As award-winning biographer and science writer Graham Farmelo describes in Churchill’s Bomb, the British set out to investigate the possibility of building nuclear weapons before their American colleagues. But when scientists in Britain first discovered a way to build an atomic bomb, Prime Minister Winston Churchill did not make the most of his country’s lead and was slow to realize the Bomb’s strategic implications. This was odd—he prided himself on recognizing the military potential of new science and, in the 1920s and 1930s, had repeatedly pointed out that nuclear weapons would likely be developed soon. In developing the Bomb, however, he marginalized some of his country’s most brilliant scientists, choosing to rely mainly on the counsel of his friend Frederick Lindemann, an Oxford physicist with often wayward judgment. Churchill also failed to capitalize on Franklin Roosevelt’s generous offer to work jointly on the Bomb, and ultimately ceded Britain’s initiative to the Americans, whose successful development and deployment of the Bomb placed the United States in a position of supreme power at the dawn of the nuclear age. After the war, President Truman and his administration refused to acknowledge a secret cooperation agreement forged by Churchill and Roosevelt and froze Britain out of nuclear development, leaving Britain to make its own way. Dismayed, Churchill worked to restore the relationship. Churchill came to be terrified by the possibility of thermonuclear war, and emerged as a pioneer of détente in the early stages of the Cold War.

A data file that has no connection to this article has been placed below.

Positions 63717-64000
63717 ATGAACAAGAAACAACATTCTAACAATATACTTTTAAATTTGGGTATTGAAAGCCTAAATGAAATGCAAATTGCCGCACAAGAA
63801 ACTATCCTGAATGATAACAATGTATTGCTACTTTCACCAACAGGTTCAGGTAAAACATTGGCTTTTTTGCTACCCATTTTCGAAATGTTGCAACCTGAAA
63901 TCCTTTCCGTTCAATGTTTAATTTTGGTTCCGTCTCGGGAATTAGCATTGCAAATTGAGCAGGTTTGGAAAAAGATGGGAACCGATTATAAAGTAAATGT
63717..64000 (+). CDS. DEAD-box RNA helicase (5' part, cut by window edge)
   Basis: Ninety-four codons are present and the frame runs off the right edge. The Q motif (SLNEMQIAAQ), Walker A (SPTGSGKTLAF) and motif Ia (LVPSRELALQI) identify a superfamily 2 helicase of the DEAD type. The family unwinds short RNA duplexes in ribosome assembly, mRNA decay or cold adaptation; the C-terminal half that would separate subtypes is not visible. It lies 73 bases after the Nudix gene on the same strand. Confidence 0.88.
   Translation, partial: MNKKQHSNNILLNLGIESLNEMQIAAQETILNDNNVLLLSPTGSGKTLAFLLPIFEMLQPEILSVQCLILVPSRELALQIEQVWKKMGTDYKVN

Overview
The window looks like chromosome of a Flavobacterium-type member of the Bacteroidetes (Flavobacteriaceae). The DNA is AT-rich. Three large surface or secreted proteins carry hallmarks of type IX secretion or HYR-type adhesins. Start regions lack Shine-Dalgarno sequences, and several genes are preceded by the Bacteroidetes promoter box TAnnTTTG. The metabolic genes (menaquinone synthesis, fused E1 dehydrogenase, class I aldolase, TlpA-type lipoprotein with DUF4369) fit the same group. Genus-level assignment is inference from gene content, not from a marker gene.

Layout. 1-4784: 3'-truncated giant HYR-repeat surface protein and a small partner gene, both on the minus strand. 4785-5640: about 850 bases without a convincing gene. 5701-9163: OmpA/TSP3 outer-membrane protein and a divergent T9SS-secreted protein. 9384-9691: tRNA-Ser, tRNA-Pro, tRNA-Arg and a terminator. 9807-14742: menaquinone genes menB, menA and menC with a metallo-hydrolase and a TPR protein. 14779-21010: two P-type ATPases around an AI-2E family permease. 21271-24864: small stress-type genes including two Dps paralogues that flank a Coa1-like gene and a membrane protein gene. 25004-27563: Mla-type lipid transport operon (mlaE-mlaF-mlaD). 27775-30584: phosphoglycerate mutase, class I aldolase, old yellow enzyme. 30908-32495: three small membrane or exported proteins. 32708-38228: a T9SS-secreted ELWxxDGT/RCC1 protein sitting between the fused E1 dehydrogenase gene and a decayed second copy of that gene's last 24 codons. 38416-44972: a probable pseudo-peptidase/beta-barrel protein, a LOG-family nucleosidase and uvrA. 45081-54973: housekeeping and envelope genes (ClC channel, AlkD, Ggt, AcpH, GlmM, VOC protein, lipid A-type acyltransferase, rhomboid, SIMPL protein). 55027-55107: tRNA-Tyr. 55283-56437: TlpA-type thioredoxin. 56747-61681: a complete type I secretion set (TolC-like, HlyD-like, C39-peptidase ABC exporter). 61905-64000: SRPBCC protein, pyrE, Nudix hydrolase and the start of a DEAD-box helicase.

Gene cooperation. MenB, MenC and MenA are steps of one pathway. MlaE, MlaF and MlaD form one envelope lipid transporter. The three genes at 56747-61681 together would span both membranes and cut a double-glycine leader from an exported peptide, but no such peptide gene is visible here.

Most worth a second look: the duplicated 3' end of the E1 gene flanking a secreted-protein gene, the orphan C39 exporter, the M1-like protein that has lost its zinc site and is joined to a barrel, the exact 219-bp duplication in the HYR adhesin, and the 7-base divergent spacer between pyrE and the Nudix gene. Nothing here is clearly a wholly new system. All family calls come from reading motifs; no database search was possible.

Contrasting Churchill’s often inattentive leadership with Franklin Roosevelt’s decisiveness, Churchill’s Bomb reveals the secret history of the weapon that transformed modern geopolitics.
“Farmelo tells this tale fluently ... Churchill’s Bomb illuminates significant flaws in Churchill’s personality, policies and leadership.” - The New York Times Book Review
“A story as gripping as it is elegantly argued and precise.” -Financial Times
Graham Farmelo is a Bye-Fellow at Churchill College, University of Cambridge, and an adjunct professor of physics at Northeastern University. Winner of the Los Angeles Times Book Prize and the Costa Book Award for The Strangest Man, he lives in London.
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